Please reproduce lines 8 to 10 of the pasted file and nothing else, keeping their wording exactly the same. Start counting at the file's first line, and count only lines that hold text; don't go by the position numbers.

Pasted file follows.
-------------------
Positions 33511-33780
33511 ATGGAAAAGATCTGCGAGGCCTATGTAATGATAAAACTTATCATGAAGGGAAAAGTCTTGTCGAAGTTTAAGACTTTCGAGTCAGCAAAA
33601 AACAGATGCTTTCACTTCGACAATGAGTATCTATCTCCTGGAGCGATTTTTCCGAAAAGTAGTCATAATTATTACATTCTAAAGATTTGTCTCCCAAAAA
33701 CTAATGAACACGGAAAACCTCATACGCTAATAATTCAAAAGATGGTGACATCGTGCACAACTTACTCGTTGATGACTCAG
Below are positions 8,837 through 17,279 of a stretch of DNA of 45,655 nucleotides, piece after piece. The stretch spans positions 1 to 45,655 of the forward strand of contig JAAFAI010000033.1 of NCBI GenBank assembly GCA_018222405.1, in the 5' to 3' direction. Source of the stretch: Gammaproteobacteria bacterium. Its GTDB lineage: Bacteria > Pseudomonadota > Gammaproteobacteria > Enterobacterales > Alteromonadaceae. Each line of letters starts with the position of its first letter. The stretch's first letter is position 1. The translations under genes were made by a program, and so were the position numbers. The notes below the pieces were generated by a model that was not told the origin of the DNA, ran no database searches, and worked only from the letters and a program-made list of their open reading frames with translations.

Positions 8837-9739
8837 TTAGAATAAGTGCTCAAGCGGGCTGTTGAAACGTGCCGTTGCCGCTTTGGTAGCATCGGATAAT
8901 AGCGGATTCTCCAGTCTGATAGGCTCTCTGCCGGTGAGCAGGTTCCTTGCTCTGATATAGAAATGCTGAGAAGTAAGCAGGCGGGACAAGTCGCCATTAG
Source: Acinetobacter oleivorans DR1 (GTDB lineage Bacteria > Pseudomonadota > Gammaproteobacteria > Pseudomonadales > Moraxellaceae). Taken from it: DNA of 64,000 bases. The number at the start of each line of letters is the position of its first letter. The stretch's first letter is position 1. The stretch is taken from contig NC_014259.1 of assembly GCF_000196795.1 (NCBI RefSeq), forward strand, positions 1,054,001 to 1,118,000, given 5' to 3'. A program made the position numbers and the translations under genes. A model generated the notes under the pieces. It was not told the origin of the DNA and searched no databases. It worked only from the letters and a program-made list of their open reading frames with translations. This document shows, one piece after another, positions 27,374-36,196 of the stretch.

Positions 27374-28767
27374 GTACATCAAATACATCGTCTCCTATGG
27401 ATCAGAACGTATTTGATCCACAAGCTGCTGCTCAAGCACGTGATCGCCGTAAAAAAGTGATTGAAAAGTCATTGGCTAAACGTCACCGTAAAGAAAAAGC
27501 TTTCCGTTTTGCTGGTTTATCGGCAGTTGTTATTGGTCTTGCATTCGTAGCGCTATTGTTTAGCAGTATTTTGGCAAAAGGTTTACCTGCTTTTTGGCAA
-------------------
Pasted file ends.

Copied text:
8901 AGCGGATTCTCCAGTCTGATAGGCTCTCTGCCGGTGAGCAGGTTCCTTGCTCTGATATAGAAATGCTGAGAAGTAAGCAGGCGGGACAAGTCGCCATTAG
Source: Acinetobacter oleivorans DR1 (GTDB lineage Bacteria > Pseudomonadota > Gammaproteobacteria > Pseudomonadales > Moraxellaceae). Taken from it: DNA of 64,000 bases. The number at the start of each line of letters is the position of its first letter. The stretch's first letter is position 1. The stretch is taken from contig NC_014259.1 of assembly GCF_000196795.1 (NCBI RefSeq), forward strand, positions 1,054,001 to 1,118,000, given 5' to 3'. A program made the position numbers and the translations under genes. A model generated the notes under the pieces. It was not told the origin of the DNA and searched no databases. It worked only from the letters and a program-made list of their open reading frames with translations. This document shows, one piece after another, positions 27,374-36,196 of the stretch.

Positions 27374-28767